Moscow said Ukrainian drone attacks on Russian territory would "not be possible" without US and NATO help, escalating its rhetoric after reporting it had downed five drones near the capital on Tuesday.
Ukraine meanwhile accused Russia of planning "dangerous provocations" at the Moscow-controlled Zaporizhzhia nuclear power plant, while Russia in turn claimed Kyiv was planning to attack the facility, Europe's largest.
"These attacks would not be possible without the help provided to the Kyiv regime by the US and its NATO allies," the Russian foreign ministry said, claiming the West was "training drone operators and providing the necessary intelligence to commit such crimes."
It marks the latest in a series of recent drone attacks -- including on the Kremlin and Russian towns near the border with Ukraine -- that Moscow has blamed on Kyiv.
The Russian military said it had downed all five drones and that there was no damage or casualties from the early-morning attacks.
Emergency services cited by the state-run RIA Novosti news agency said one of the drones was "neutralised" at Kubinka, about 40 kilometres (25 miles) from Vnukovo international airport, where air traffic was briefly disrupted.
In early May, two drones were shot down above the Kremlin, and later the same month drones hit Moscow high-rises.
Ukrainian President Volodymyr Zelensky on Tuesday warned his French counterpart Emmanuel Macron that Russia was planning "dangerous provocations" at the Moscow-occupied Zaporizhzhia nuclear power plant.
"We agreed to keep the situation under maximum control together with the IAEA" UN nuclear watchdog, he added after his phone call with the French leader.
The Ukrainian health ministry urged residents to be ready for a "possible evacuation" if there is an explosion at the site.
Russia and Ukraine have regularly accused each other of putting the plant's safety at risk since the start of the conflict.
Kyiv claimed "objects similar to explosive devices were placed on the outer roof of the third and fourth reactors" at the site.
In his evening address, Zelensky said the idea was "perhaps to simulate the hit on the plant."
"Maybe they have some other scenario. But in any case, the world sees it," the Ukrainian leader said.
"Radiation is a threat to everyone in the world."
In Moscow, an advisor to Russia's Rosatom nuclear agency, Renat Karchaa, told state television: "On July 5, literally at night, in the dark, the Ukrainian army will try to attack the Zaporizhzhia nuclear power plant".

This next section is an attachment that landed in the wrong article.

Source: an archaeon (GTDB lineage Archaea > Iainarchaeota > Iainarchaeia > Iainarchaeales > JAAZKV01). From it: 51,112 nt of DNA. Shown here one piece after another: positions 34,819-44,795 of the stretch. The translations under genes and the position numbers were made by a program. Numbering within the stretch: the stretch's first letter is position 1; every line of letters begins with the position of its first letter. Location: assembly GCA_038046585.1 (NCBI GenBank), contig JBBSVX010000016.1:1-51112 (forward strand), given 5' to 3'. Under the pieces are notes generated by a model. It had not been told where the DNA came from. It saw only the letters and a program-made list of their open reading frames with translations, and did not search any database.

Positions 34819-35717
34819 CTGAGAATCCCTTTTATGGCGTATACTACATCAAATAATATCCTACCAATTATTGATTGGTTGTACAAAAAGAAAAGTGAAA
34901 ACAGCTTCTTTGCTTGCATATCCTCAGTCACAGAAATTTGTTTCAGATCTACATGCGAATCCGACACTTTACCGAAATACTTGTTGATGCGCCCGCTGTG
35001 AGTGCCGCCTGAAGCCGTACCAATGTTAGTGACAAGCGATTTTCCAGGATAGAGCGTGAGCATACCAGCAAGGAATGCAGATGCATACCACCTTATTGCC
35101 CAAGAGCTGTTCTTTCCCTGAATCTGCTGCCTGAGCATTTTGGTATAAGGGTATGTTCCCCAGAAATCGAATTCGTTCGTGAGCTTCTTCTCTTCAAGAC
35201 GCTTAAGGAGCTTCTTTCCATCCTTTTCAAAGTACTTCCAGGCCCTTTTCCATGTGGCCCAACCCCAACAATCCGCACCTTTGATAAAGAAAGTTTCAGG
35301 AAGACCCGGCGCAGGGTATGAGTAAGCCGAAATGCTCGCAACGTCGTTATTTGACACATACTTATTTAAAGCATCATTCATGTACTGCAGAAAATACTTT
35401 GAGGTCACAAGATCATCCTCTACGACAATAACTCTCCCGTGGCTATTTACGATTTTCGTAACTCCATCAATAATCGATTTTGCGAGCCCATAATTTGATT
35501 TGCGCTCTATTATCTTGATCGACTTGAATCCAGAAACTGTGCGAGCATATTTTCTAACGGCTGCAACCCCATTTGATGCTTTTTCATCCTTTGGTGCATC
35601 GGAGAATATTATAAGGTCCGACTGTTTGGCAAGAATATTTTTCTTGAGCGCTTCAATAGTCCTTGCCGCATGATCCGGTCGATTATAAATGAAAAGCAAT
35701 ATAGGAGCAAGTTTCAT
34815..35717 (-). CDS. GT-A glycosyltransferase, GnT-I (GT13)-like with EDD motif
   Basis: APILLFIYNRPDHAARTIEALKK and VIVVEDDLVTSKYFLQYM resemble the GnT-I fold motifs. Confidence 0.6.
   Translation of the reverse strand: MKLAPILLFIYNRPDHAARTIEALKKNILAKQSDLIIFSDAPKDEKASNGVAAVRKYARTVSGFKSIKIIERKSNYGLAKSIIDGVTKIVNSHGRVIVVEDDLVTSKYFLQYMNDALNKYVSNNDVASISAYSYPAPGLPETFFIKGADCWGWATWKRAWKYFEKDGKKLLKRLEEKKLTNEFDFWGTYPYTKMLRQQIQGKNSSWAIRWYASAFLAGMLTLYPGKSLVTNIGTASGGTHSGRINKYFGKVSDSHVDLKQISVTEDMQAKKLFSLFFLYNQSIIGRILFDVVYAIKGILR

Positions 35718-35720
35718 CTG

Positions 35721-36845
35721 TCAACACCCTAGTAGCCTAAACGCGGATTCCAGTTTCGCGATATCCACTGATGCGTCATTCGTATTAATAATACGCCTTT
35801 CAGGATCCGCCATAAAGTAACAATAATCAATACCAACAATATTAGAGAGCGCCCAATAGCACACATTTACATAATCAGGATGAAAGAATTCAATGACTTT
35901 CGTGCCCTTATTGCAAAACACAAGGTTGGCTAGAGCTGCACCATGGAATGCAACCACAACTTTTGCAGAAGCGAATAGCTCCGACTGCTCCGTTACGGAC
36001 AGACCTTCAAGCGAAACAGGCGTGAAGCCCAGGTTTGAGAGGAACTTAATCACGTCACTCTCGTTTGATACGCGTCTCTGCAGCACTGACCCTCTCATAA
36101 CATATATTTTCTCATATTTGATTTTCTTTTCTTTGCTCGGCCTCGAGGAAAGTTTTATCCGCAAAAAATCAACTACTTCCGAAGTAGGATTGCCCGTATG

He claimed Ukraine planned to use "high-precision, long-range weapons" as well as drones.
- Burning, overturned cars -
Ukraine said 43 people, including 12 children, were injured in a Russian strike on the town of Pervomaisky in the eastern Kharkiv region on Tuesday.
The strike hit a parking lot outside a residential building in the town of around 28,000 people.
The head of Kyiv's presidential office Andriy Yermak distributed images of burned and destroyed cars.
The governor of the Kharkiv region, Oleg Synegubov, posted a video from the scene, showing smoke rising from burnt cars near a Soviet-era housing block.
Authorities also announced that Russian shelling on a residential area in the southern frontline city of Kherson had killed two people.
Early Tuesday Ukraine said Russia had launched 22 Iranian "Shahed" attack drones and three missiles at the Sumy, Donetsk and Zaporizhzhia regions.
Its forces had "destroyed" 16 of the drones, it said.
- Journalist attacked -
In Chechnya, an award-winning Russian investigative journalist was beaten by armed assailants and taken to hospital, her newspaper and a rights group said.
The attack happened early on Tuesday as well-known journalist Elena Milashina and Alexander Nemov, a lawyer, were travelling from the airport.
Her newspaper, Novaya Gazeta, published a video of Milashina in hospital with her head shaven and covered in a green-coloured dye -- used to target Kremlin critics -- and her hands bandaged.
She said the attack, which included having a gun held to her head, was linked to her "professional activity in Chechnya."
Milashina has for years covered rights abuses in the Caucasus republic ruled by former warlord Ramzan Kadyrov.
In Kyiv, around 200 people attended a ceremony on Tuesday in St Michael's cathedral for the Ukrainian writer Victoria Amelina, who died of her wounds in a Russian strike on a restaurant in eastern Ukraine.